AMT first began offering this certification in 1972.[13] AMT has its own conventions and committees, bylaws, state chapters, officers, registrations, and revalidation examinations. To become eligible to hold the title of RMA a student must either pass a medical assisting curriculum at a school accredited by either ABHES or CAAHEP, or possess a minimum of 5 years experience. The initials RMA then follow the individual’s name.

RMAs have historically been very active in legislation, seeking protection for medical assistants, as well as continuously encouraging improved educational curricula.[14]

National Healthcareer Association (NHA) is another Organization that has been growing fast across the united States the National Healthcareer Association(NHA)with over 200,000 certified in a number of health care professions. NHA offers certification for medical assistants as Clinical and Administrative and seems to be the only organization that splits up the Certification in two different categories: Certified Clinical Medical Assistant(CCMA) and Certified Medical Administrative Assistant(CMAA). The NHA CCMA also offers certification in Phlebotomy.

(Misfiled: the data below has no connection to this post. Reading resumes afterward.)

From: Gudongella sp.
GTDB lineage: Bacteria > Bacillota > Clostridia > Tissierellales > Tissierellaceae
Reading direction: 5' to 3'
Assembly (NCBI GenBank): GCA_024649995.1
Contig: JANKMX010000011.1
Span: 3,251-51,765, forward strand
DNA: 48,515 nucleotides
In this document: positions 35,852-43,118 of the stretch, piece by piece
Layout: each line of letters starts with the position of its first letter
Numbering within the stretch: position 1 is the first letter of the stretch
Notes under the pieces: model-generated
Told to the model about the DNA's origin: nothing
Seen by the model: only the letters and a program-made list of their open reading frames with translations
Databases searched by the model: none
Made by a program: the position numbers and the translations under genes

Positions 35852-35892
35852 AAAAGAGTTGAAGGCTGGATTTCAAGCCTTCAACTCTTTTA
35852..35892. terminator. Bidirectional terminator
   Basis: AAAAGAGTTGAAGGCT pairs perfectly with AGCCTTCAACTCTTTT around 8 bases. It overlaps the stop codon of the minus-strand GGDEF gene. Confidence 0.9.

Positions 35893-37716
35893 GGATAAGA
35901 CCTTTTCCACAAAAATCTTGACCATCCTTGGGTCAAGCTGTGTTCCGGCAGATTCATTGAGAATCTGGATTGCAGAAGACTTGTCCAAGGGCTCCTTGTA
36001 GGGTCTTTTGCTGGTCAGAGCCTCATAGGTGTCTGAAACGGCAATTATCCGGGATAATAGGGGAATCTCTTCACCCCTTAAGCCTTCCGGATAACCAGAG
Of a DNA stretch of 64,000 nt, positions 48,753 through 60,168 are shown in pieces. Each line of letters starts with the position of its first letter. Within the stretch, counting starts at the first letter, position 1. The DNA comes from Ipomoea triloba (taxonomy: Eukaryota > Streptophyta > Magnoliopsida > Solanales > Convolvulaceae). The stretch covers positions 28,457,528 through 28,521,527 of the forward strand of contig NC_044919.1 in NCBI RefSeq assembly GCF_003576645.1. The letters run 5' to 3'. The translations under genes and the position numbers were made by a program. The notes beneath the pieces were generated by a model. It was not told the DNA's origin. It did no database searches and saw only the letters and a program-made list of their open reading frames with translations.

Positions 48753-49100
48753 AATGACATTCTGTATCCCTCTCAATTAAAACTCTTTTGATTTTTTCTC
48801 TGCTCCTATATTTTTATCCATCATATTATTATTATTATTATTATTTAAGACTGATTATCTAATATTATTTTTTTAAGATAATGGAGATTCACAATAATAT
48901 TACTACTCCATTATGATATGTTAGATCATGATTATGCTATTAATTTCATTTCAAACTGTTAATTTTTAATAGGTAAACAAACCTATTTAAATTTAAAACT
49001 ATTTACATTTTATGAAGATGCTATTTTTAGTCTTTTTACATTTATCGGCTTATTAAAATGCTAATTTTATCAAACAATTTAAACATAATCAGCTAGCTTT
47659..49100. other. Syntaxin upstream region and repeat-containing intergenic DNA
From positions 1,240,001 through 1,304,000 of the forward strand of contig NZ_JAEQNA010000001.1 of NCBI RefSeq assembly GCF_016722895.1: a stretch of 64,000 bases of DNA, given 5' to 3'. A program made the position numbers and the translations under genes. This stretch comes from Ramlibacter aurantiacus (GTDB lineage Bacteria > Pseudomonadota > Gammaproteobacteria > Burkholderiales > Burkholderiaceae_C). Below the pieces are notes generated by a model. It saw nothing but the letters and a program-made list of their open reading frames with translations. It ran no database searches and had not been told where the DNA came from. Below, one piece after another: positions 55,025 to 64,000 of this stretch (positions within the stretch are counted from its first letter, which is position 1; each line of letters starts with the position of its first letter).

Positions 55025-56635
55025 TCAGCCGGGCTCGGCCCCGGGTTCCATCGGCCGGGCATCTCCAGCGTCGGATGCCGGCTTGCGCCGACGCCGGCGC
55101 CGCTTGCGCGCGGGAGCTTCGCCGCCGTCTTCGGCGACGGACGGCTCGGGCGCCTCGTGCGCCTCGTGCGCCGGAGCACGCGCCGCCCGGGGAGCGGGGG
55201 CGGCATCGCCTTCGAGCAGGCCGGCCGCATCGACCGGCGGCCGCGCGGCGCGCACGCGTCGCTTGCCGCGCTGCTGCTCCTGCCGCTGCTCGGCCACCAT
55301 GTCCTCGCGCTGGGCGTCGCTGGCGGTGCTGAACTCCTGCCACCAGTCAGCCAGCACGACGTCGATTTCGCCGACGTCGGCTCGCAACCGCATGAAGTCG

The National Center for Competency Testing is another Organization that has stringent testing in place to certify highly qualified medical assistants. The designation received after successful testing (and background check of proper education and/or years of documented experience) is a National Certified Medical Assistant (NCMA). NCCT is an independent, third-party organization that has certified more than 200,000 individuals by examination throughout the U.S. since 1989. NCCT was established as an independent certifying agency in order to avoid any allegiance to a specific organization or association. In this way, NCCT is able to work with many organizations, but can remain independent of any outside allegiances, bias, or agenda. While some certifying agencies might offer automatic, lifetime certification to applicants who pass a single exam, NCCT does not. NCCT certificants are required to complete a minimum of 14 clock hours of continuing education on an annual basis to maintain active status, which we believe provides employers and the public with assurance of their commitment to remain up to date in their professions.[15] NCMA Handbook [16] The NCCT also certifies ECG Technicians, Phlebotomy Technicians and Pharmacy Technicians.